On Friday night, the first of July, Richard and I met up with Takae, Tomoe, Yoko, and Tomoya to walk over to Kecha, an izakaya on Naniwa-suji. Kecha has become one of my favorite places to eat. Outside of the izakaya there is a menu board with a fish skeleton nailed to it that sits next to the stairs that lead up to the second story, as well as a giant black dragon catfish that swims in and out of the woodwork of the second story facade. Inside there is a pervading sense of relaxed welcome and the walls are covered with a variety of artworks that range from Edo-period woodblock prints to funkier contemporary takes (maybe a kind of Edo-period-meets-street art kind of style). The staff have this same kind of sense about them — a kind of art-rock yukata look — and they walk around barefooted or in sandals, never systematically attending to the tables but always there with magic precision. The food is, I think, very special, including house delights like agedashi eggplant, and eggplant stuffed with pork, as well as a slow-cooked Okinawan pork dish. The bonito tataki is great too. And sake comes served in a battered aluminum container sitting on a bed of ice. The cups are bamboo cuttings, rough and raw, each one different in its form.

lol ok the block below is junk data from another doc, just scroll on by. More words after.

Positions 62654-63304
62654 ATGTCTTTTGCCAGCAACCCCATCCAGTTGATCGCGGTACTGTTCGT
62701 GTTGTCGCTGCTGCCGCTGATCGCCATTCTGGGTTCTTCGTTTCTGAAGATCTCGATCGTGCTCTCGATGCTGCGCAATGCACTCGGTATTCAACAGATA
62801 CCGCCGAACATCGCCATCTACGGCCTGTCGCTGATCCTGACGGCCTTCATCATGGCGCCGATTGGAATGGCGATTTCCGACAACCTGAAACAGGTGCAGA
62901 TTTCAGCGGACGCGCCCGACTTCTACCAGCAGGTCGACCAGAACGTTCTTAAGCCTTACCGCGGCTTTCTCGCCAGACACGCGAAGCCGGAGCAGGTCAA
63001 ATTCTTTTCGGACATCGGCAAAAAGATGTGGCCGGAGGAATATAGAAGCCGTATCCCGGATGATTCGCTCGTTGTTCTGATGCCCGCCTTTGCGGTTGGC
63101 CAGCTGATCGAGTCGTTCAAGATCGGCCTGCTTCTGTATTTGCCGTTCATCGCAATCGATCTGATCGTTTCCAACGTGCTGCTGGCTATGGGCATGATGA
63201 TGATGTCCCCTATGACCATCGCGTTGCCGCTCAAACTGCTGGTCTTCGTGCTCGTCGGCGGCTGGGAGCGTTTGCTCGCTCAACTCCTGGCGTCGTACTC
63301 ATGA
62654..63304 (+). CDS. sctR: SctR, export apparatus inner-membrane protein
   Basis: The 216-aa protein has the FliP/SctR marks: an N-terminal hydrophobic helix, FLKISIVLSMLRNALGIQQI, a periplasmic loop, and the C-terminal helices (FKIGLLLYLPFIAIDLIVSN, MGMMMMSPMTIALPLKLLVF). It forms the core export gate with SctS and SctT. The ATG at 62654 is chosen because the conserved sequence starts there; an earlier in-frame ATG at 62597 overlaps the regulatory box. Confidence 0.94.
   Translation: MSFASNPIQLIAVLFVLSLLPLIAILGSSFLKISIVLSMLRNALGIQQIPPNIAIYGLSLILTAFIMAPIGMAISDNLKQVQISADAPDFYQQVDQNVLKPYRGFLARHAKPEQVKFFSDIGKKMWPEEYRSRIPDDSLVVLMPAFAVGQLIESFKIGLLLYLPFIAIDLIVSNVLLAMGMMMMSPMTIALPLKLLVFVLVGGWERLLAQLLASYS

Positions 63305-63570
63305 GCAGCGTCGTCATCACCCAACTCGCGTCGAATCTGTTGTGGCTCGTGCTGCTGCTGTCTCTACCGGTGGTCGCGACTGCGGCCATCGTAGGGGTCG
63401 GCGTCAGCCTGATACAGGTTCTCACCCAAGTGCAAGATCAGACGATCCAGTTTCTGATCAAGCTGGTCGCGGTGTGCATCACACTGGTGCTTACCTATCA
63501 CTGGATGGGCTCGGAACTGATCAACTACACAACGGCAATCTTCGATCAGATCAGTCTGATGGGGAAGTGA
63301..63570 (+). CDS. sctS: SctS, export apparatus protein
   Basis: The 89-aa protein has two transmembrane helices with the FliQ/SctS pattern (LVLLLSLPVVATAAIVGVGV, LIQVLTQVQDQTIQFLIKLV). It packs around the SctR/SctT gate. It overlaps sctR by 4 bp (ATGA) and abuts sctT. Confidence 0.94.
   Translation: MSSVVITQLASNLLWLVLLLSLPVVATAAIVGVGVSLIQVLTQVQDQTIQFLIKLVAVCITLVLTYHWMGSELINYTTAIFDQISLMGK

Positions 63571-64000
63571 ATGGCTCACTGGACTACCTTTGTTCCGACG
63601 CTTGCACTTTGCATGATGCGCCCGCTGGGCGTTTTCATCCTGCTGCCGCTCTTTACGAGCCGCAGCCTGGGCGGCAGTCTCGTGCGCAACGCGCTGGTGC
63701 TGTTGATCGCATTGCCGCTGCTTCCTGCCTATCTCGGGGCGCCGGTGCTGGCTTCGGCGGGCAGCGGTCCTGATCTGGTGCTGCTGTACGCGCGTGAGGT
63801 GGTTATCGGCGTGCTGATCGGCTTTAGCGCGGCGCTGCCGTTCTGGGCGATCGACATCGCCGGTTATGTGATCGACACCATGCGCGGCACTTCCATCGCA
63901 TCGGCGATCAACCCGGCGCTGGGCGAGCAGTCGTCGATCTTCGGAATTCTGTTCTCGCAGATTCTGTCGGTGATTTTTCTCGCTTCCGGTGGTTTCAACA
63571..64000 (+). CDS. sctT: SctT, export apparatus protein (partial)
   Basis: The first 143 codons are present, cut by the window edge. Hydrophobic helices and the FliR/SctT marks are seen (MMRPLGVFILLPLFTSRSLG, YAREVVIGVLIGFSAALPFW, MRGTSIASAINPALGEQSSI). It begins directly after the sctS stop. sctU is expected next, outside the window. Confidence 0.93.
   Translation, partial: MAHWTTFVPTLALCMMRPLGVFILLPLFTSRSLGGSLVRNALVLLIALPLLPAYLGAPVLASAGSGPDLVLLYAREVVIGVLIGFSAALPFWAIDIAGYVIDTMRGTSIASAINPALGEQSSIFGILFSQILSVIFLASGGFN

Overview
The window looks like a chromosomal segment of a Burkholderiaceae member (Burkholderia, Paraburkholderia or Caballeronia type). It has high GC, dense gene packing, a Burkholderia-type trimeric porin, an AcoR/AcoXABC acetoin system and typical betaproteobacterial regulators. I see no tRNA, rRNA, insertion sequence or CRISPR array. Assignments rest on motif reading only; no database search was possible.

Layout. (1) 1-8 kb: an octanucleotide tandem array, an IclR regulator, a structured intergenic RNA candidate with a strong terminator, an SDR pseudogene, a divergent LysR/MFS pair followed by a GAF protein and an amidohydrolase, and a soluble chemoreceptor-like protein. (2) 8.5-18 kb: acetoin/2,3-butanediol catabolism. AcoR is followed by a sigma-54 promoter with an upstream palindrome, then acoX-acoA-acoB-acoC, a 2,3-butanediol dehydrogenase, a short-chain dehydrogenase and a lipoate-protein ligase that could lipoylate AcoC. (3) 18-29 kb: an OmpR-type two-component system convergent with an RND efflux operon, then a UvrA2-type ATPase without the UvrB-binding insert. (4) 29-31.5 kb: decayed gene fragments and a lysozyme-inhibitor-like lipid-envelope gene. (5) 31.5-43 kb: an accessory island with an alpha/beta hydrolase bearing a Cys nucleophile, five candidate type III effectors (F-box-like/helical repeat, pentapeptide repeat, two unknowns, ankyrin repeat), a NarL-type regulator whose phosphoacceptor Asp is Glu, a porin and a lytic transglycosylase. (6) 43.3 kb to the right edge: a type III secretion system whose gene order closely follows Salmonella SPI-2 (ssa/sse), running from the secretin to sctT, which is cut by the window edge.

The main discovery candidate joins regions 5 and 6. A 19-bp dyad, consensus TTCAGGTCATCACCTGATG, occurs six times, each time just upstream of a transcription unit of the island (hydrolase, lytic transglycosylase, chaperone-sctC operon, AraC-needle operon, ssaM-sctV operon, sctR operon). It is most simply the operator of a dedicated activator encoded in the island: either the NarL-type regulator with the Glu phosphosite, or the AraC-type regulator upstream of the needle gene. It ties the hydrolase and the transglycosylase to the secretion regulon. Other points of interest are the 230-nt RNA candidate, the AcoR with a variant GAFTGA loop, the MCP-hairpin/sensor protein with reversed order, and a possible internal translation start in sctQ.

Friday night also marked the beginning of the real rainy season and the seven of us walked to Kecha through a late afternoon downpour. Warm rain, lightening, walking through impromptu streamlets and sidewalk ponds. It was actually quite delightful and exciting — Takae later described it as like being a child again, stomping through weather. When we finally reached Kecha we all took our shoes off and sat around the table barefoot on pillows.

The name Kecha apparently comes from the kanji for “rare” (pronounced ‘ke’) and “tea” (‘cha’), implying a rare place, or a place of rare foods. It’s also startlingly close to an English-language pun, since “rare tea” and “rarity” ring quite close.


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